In Obie’s case, prosecutorial misconduct, inadequate legal defense, and false accusation led to his wrongful conviction. His lawyer completely failed to conduct a proper investigation, and never believed that Obie was innocent. The prosecutor cut a secret deal with the key witness. The key witness falsely picked Obie out of a line-up. This is not uncommon. In fact, official misconduct by prosecutors, police, and other government officials contribute to 69% of wrongful convictions in homicide cases. (Source: National Registry of Exonerations)

204 Californians have been exonerated since 1989.

They’ve collectively lost 1,510 years of their lives.

Source: National Registry of Exonerations, October, 2017.

There is no established state program to help exonerees after release from prison, and they do not have access to the reentry programs available to individuals on parole. When Obie was released he didn’t even have identification – no social security card or birth certificate. After seventeen years in prison, he didn’t know what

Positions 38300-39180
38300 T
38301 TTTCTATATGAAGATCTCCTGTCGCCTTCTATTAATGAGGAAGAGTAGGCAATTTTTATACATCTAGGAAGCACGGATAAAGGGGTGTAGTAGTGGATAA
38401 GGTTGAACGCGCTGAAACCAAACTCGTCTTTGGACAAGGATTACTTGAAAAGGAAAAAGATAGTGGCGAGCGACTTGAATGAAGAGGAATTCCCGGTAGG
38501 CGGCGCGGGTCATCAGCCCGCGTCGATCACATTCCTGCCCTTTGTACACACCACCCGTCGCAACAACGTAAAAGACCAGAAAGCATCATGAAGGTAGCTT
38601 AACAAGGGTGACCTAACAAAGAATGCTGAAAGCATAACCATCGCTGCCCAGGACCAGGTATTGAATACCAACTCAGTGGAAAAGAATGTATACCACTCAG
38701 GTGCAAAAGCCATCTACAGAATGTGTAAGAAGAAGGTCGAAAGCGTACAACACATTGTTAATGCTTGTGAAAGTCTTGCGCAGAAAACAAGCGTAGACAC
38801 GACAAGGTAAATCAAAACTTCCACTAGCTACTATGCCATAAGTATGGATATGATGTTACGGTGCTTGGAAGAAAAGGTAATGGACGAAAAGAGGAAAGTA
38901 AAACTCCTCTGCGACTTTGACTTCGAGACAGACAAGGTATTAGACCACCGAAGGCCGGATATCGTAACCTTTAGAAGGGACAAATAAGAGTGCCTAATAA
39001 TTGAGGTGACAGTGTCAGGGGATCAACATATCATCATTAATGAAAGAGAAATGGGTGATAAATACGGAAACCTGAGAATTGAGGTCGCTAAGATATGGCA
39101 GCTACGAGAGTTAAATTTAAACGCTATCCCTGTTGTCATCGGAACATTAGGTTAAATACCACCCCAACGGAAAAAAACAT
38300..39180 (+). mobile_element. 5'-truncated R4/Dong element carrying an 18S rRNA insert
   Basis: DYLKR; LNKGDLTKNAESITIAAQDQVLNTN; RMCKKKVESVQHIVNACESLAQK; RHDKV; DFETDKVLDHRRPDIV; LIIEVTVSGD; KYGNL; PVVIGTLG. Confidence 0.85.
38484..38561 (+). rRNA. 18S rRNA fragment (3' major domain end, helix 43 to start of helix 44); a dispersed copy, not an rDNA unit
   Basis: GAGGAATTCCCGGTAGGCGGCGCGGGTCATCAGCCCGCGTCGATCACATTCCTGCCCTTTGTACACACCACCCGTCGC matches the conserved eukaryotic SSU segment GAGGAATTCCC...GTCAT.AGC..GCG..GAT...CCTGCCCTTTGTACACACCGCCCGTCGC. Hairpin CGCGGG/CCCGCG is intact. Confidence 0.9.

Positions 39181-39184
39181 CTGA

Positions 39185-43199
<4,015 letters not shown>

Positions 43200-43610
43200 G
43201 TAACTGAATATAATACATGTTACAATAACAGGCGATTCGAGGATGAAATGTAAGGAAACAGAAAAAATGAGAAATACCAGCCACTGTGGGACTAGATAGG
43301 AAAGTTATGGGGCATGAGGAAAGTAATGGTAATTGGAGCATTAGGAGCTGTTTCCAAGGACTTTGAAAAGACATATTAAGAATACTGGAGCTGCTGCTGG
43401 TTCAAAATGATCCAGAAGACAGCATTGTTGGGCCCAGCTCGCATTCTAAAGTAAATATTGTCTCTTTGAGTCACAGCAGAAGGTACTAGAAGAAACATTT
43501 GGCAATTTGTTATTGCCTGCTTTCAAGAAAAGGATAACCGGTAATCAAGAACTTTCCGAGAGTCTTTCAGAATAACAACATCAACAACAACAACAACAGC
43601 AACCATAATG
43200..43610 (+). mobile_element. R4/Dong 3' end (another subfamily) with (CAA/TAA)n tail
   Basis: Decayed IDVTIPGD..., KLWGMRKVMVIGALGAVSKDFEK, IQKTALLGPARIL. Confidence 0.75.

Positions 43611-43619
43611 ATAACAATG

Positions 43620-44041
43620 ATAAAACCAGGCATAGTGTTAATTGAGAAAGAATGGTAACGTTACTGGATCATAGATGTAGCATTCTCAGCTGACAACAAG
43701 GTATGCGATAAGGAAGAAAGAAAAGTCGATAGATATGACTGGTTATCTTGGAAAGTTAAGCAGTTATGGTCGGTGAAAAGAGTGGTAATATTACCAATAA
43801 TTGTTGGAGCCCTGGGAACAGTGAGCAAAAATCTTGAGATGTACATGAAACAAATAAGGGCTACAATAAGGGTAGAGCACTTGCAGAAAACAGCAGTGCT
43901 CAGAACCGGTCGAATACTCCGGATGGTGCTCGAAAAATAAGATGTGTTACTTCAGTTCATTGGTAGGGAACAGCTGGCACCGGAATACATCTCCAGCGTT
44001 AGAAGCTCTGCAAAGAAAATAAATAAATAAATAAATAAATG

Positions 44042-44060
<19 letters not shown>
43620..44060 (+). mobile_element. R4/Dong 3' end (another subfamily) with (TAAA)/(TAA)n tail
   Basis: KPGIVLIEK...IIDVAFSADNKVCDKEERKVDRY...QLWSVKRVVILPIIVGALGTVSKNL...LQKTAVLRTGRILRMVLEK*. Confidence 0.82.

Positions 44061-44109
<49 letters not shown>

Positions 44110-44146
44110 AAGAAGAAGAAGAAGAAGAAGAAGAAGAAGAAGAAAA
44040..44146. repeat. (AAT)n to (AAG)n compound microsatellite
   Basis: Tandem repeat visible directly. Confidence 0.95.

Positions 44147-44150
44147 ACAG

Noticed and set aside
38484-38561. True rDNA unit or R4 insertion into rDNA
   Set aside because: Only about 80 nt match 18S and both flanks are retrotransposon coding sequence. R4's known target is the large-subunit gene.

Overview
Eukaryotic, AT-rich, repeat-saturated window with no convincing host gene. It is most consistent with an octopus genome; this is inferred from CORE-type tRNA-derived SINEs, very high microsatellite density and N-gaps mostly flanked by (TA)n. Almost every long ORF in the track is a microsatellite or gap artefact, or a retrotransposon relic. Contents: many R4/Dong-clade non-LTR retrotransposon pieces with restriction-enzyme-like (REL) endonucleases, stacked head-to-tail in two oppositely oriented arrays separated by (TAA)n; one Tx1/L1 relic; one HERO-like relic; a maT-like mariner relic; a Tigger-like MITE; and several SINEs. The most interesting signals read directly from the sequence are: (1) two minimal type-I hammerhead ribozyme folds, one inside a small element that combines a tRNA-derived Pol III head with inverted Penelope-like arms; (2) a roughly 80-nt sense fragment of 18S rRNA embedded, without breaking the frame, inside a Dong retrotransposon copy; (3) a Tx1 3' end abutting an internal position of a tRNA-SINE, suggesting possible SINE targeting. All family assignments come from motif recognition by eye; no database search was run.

to write on his resume, how to land a job, or even how to use a cell phone. Like Obie, other exonerees face barriers to meeting their basic needs, securing safe housing and finding living wage employment.



African Americans are 7 times more likely to be

wrongfully convicted of murder than whites.

Source: National Registry of Exonerations, March 7, 2017.


Obie’s wrongful incarceration was traumatic, and now he lives with PTSD. Sometimes he can’t stop thinking about the things he saw in prison – the killings, the stabbings, the time medical staff strapped down and shot up someone with enough thorazine to permanently disable him. Even today, Obie is always on guard. Like Obie, other exonerees face major mental health challenges like anxiety, depression, and PTSD long after release. Without assistance following release, exonerees struggle to access the treatment and support they need.